In both Washington, D.C. and here in Washington State, Boeing’s supporters reacted with shock and even anger to the Pentagon’s announcement today that a consortium of the European Aeronautic Defence and Space Co. and Northrop Grumman had beaten Boeing for a $40 billion Air Force tanker contract.
In Everett, where the 767 tanker would have been assembled, union members who had gathered at the Machinists Union Hall intending to celebrate the tanker contract award to Boeing, instead found themselves hastily arranging a protest rally.
"I would have to say the mood here is angry," said International Association of Machinists District Local 751 spokeswoman Connie Kelliher.
"I don’t think that anyone who has worked on this 767 tanker project can believe that the deal went to a plane manufactured overseas."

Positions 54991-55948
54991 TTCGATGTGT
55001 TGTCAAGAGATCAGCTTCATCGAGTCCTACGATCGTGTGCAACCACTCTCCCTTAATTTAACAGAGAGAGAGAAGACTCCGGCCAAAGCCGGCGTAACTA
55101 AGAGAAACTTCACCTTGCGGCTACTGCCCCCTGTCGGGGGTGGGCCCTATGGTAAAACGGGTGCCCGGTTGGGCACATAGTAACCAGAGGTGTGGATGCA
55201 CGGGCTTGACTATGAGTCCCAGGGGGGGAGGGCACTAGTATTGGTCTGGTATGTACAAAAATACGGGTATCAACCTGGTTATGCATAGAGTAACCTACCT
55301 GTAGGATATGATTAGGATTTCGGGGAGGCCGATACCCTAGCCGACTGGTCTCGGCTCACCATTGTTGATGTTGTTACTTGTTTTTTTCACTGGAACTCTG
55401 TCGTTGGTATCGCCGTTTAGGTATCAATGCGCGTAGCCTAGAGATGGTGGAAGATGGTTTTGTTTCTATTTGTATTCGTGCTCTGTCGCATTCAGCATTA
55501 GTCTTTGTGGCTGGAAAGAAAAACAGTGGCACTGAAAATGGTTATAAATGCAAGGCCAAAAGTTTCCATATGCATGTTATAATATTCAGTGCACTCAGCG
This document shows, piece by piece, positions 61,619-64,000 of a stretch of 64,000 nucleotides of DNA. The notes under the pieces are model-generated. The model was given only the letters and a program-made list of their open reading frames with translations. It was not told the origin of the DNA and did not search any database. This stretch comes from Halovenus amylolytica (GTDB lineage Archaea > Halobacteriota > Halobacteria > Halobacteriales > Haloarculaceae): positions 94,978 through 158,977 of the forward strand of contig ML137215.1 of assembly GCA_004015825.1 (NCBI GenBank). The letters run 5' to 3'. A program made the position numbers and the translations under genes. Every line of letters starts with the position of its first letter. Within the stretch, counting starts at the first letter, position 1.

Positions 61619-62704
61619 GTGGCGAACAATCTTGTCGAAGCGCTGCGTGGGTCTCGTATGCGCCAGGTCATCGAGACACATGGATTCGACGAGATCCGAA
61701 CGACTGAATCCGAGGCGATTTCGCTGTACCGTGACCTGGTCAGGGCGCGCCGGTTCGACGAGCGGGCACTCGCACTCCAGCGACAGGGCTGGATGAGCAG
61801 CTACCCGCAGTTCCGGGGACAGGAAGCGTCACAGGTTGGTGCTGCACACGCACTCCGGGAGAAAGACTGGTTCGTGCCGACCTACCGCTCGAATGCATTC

The Machinists represent among others workers who build 767s in Boeing’s huge Everett wide-body plant.
At the Society of Professional Engineering Employees in Aerospace, which represents Boeing engineers and technical employees, shock described the reaction.
"I am very disappointed for our members and all employees at The Boeing Co.," said Cynthia Cole, SPEEA’s president. "I’m surprised the Air Force chose an unproven technology and and inferior product for this important program that supports the men and women in our armed forces," she said.